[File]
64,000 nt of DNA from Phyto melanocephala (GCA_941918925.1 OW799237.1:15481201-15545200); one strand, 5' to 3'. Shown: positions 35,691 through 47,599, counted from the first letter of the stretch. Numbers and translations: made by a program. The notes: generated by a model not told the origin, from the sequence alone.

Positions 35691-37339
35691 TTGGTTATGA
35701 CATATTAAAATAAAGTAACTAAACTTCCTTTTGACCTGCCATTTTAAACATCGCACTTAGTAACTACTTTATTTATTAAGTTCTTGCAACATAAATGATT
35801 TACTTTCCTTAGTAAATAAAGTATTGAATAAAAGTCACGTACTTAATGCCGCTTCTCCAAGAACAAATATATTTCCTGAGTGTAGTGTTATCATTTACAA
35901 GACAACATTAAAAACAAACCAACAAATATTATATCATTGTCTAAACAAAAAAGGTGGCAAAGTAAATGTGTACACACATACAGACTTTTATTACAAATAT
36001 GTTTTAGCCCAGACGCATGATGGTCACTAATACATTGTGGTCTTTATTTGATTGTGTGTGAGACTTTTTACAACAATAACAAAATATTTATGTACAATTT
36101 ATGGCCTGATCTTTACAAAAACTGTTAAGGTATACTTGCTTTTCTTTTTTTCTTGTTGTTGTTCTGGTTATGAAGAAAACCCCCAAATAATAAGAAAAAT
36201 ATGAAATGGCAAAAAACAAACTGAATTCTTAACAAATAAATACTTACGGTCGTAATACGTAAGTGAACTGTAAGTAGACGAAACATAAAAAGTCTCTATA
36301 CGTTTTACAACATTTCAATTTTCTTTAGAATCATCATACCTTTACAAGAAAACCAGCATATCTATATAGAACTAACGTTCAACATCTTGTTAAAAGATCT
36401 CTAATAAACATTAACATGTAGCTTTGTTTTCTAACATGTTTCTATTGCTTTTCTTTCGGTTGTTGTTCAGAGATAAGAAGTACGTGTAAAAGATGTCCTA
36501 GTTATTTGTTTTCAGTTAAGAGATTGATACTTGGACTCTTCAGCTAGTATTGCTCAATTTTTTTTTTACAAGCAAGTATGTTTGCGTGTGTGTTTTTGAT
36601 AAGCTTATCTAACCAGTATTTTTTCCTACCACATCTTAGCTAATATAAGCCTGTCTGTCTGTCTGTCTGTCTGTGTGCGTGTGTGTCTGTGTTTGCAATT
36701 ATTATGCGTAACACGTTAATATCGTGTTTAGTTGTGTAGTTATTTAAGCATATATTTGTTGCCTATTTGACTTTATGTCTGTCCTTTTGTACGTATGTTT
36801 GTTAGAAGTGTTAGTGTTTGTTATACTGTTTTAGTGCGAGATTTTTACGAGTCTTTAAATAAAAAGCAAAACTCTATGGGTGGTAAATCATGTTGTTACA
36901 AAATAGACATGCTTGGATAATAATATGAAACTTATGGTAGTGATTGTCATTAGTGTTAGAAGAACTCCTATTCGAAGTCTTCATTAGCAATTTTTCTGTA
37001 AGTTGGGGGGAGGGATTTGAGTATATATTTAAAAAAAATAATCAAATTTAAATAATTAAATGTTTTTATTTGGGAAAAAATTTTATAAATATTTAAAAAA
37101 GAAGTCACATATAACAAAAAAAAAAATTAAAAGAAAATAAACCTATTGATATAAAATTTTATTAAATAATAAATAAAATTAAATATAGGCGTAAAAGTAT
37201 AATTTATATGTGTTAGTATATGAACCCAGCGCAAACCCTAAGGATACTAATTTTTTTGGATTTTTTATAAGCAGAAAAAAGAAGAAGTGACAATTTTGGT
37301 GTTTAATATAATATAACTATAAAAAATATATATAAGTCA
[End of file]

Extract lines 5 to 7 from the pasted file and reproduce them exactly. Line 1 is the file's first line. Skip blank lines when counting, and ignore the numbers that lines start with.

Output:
35801 TACTTTCCTTAGTAAATAAAGTATTGAATAAAAGTCACGTACTTAATGCCGCTTCTCCAAGAACAAATATATTTCCTGAGTGTAGTGTTATCATTTACAA
35901 GACAACATTAAAAACAAACCAACAAATATTATATCATTGTCTAAACAAAAAAGGTGGCAAAGTAAATGTGTACACACATACAGACTTTTATTACAAATAT
36001 GTTTTAGCCCAGACGCATGATGGTCACTAATACATTGTGGTCTTTATTTGATTGTGTGTGAGACTTTTTACAACAATAACAAAATATTTATGTACAATTT